Please explain how one puts “value” on something that is freely available, freely given, or without cost (be it time, money, effort, etc.)? It doesn’t always have to be about “dollars” to be free. You may dislike the mindset, but that does not change the truth of the argument.

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  • diogenes

    The questions are whose discipline, for what purposes, and what kind. Equating the rule of private banks with “discipline” per se is deceit or stupidity or both. Typical for this source.

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  • jadan

    “Whatever is free is squandered. When water is free, it’s freely wasted. When electricity is free, there’s no motivation to use it wisely.” This premise is not some wise assessment of human nature, it is an expression of Smith’s fundamental assumption about human nature. People are naturally sinful. Smith is your traditional Christian personality. He pretends he’s an economist, but he’s a moralist trying to save sinners from their own fallen natures. Smith’s people arrived in America and almost immediately all the natives tribes on the east coast, about nine million souls, died of the disease he gifted them, all the while he was trying to save them from their savagery. All that these native people had was given to them free of charge and yet they didn’t squander anything. White Europeans like Smith did the slaughter and the squandering. And here we are today with Smith still trying to save others.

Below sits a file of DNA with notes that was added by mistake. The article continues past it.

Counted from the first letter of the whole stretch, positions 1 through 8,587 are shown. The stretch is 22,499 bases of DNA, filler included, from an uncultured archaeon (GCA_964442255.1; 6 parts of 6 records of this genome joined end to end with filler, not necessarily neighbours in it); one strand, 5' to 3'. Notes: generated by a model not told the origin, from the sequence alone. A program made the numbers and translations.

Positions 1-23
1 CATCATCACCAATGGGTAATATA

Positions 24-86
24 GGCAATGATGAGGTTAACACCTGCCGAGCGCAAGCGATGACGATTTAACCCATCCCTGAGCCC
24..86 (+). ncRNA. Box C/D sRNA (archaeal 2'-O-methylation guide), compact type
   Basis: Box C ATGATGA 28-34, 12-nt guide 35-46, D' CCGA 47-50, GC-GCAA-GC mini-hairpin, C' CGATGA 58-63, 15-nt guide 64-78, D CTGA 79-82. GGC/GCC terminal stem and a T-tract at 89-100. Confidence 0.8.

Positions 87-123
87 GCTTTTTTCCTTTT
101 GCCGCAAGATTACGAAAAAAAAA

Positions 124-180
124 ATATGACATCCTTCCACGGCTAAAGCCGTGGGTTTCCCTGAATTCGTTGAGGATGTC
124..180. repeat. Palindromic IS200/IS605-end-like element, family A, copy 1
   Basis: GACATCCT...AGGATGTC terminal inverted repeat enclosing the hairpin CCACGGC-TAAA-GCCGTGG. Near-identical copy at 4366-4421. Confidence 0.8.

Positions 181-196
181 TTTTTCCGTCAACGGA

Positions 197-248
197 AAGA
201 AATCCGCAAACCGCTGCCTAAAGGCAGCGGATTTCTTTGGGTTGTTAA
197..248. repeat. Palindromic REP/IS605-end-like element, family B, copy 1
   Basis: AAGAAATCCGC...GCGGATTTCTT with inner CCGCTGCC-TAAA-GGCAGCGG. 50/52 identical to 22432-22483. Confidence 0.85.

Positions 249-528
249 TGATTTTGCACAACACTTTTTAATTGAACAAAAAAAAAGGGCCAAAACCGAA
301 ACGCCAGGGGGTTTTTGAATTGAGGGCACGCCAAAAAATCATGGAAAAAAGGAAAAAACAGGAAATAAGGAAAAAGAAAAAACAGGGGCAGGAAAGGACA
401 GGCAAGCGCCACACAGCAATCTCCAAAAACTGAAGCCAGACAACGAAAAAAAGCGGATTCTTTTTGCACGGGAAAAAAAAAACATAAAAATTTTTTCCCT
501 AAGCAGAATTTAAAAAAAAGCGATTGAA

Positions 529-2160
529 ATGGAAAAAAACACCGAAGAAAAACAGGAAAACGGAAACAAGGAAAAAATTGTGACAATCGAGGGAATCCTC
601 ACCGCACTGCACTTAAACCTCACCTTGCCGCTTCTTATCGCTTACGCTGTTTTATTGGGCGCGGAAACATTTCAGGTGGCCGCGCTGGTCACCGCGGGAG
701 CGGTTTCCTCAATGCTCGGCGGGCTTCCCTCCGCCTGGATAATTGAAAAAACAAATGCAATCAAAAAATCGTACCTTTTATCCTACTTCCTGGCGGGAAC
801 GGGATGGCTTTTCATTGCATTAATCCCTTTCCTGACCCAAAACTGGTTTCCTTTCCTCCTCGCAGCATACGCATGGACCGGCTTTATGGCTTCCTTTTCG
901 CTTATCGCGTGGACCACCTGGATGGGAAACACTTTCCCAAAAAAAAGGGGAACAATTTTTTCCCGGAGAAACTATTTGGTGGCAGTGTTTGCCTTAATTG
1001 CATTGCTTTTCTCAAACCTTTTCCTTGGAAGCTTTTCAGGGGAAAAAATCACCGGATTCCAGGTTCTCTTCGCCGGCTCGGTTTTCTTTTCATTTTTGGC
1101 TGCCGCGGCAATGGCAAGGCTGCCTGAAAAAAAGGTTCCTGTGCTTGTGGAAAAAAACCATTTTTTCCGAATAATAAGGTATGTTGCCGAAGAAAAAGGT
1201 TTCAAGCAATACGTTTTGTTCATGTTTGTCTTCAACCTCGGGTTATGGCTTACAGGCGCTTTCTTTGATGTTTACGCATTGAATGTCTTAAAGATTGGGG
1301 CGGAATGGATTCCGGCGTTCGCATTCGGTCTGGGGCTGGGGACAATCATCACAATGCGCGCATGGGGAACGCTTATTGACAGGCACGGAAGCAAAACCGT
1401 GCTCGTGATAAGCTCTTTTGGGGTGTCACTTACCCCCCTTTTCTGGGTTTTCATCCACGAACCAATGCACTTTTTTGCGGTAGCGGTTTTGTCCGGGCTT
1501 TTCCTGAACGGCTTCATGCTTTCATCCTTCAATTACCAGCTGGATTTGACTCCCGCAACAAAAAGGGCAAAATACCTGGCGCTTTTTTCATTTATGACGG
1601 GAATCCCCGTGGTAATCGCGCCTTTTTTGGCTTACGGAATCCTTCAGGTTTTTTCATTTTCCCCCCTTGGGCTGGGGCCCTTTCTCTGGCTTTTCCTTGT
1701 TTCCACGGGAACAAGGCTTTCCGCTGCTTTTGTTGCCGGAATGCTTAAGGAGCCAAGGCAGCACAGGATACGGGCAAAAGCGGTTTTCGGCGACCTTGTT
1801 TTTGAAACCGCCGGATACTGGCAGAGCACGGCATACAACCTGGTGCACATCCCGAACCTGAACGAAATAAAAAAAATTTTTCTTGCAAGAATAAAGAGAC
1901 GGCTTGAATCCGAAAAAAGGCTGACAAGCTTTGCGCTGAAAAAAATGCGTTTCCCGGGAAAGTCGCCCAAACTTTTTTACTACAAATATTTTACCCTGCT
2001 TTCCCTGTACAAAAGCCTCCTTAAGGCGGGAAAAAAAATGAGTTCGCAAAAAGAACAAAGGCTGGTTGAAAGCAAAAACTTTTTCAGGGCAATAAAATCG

• David S

      So what he said is wrong because of smallpox and European slaughter of native peoples? Hardly.

  • It is the distorted view that interest is the price of money that comes with the economic profession which makes such blatantly ignorant statements appear common sense. The price of money is what you can buy for it, and not the difference between what you can buy for it next year and what you can buy for it today.

    If there are too many savings and to few investment opportunities, interest rates should go lower, and even negative if needed. There may be not enough savings in the US, but markets are global, and the world is awash of savings. And if there was a tax on currency, interest rates could go negative, and central banks didn’t have to print money, because the preference for cash would disappear.

    Lower interest rates make more investments possible. The introduction of fractional reserve banking and central banks in England coincided with the Industrial Revolution. It was the abundance of credit at low interest rates that made these investments possible. At the prevailing interest rates of the Middle Ages, the Industrial Revolution would have been a dramatic malinvestment.

    So lower interest rates allow for more capital to exist as more projects become profitable. And by the way. if interest rates were negative, the future is discounted a higher value than the present, and it might become possible to make the economy sustainable as it will make economic sense.